Objection 1: It would seem that husband and wife are not mutually bound, under the obligation of a precept, to the payment of the marriage debt. For no one is forbidden to receive the Eucharist on account of fulfilling a precept. Yet he who has had intercourse with his wife cannot partake of the flesh of the Lamb according to Jerome [*Serm. de Esu Agni viii] quoted in the text (Sent. iv, D, 32). Therefore the payment of the debt does not come under the obligation of a precept.
Objection 2: Further, it is lawful to everyone to abstain from what is hurtful to his person. But it is sometimes harmful to a person to pay the debt when asked, whether on account of sickness, or because they have already paid it. Therefore it would seem allowable to refuse the one who asks.
Objection 3: Further, it is a sin to render oneself unfit to fulfill an obligation of precept. If, therefore, the payment of the debt comes under the obligation of a precept, it would seem sinful to render oneself unfit for paying the debt, by fasting or otherwise weakening the body: but apparently this is untrue.
Objection 4: Further, according to the Philosopher (Ethic. viii, 12), marriage is directed to the begetting and rearing of children, as well as to the community of life. Now leprosy is opposed to both these ends of marriage, for since it is a contagious disease, the wife is not bound to cohabit with a leprous husband; and besides this disease is often transmitted to the offspring. Therefore it would seem that a wife is not bound to pay the debt to a leprous husband.
On the contrary, As the slave is in the power of his master, so is one spouse in the power of the other (1 Cor.7:4). But a slave is bound by an obligation of precept to pay his master the debt of his service according to Rom.13:7, |Render . . . to all men their dues, tribute to whom tribute is due,| etc. Therefore husband and wife are mutually bound to the payment of the marriage debt.
Further, marriage is directed to the avoiding of fornication (1 Cor.7:2). But this could not be the effect of marriage, if the one were not bound to pay the debt to the other when the latter is troubled with concupiscence. Therefore the payment of the debt is an obligation of precept.
I answer that, Marriage was instituted especially as fulfilling an office of nature. Wherefore in its act the movement of nature must be observed according to which the nutritive power administers to the generative power that alone which is in excess of what is required for the preservation of the individual: for the natural order requires that a thing should be first perfected in itself, and that afterwards it should communicate of its perfection to others: and this is also the order of charity which perfects nature. And therefore, since the wife has power over her husband only in relation to the generative power and not in relation to things directed to the preservation of the individual, the husband is bound to pay the debt to his wife, in matters pertaining to the begetting of children, with due regard however to his own welfare.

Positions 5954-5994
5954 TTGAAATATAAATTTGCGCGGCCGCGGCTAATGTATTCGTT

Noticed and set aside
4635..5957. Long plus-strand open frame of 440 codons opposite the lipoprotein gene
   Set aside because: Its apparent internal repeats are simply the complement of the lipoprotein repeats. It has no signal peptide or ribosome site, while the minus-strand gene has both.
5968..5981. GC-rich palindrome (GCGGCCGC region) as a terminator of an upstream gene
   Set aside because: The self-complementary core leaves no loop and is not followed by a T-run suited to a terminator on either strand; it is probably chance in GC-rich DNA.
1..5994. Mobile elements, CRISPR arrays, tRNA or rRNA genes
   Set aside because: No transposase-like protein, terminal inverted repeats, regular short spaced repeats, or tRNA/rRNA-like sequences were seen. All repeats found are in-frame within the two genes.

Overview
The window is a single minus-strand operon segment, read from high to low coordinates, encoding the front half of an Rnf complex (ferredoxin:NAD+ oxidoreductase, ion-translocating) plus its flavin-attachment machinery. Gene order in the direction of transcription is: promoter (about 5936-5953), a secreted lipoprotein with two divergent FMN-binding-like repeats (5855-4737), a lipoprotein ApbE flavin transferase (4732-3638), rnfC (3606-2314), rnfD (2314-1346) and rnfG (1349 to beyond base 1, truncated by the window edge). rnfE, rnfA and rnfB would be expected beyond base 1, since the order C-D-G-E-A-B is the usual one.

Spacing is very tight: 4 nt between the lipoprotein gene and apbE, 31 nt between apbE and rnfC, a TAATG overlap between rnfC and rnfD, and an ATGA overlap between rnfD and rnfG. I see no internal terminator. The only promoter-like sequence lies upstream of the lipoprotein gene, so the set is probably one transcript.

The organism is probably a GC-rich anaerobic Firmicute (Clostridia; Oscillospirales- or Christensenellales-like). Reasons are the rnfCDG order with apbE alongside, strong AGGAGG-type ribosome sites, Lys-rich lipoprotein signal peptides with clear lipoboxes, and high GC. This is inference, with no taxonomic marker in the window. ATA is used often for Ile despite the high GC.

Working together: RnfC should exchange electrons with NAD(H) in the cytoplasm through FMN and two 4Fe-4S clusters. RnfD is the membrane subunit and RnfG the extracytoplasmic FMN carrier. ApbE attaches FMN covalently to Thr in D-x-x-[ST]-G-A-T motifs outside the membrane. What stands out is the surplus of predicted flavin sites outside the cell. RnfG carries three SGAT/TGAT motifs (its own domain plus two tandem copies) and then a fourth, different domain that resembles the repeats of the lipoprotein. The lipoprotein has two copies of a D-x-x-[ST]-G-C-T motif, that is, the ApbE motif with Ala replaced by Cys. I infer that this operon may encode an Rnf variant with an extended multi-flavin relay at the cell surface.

Reply to Objection 1: It is possible through fulfilling a precept to render oneself unfit for the exercise of a sacred duty: thus a judge becomes irregular by sentencing a man to death. In like manner he who pays the marriage debt, in fulfillment of the precept, becomes unfit for the exercise of divine offices, not because the act in question is sinful, but on account of its carnal nature. And so, according to the Master (Sent. iv, D, 32), Jerome is speaking only of the ministers of the Church, and not of others who should be left to use their own discretion, because without sin they may either abstain out of reverence or receive Christ's body out of devotion.
Reply to Objection 2: The wife has no power over her husband's body, except as is consistent with the welfare of his person, as stated above. Wherefore if she go beyond this in her demands, it is not a request for the debt, but an unjust exaction; and for this reason the husband is not bound to satisfy her.
Reply to Objection 3: If the husband be rendered incapable of paying the debt through a cause consequent upon marriage, for instance through having already paid the debt and being unable to pay it, the wife has no right to ask again, and in doing so she behaves as a harlot rather than as a wife. But if he be rendered incapable through some other cause, then if this be a lawful cause, he is not bound, and she cannot ask, but if it be an unlawful cause, then he sins, and his wife's sin, should she fall into fornication on this account, is somewhat imputable to him. Hence he should endeavor to do his best that his wife may remain continent.
Reply to Objection 4: Leprosy voids a betrothal but not a marriage. Wherefore a wife is bound to pay the debt even to a leprous husband. But she is not bound to cohabit with him, because she is not so liable to infection from marital intercourse as from continual cohabitation. And though the child begotten of them be diseased, it is better to be thus than not at all.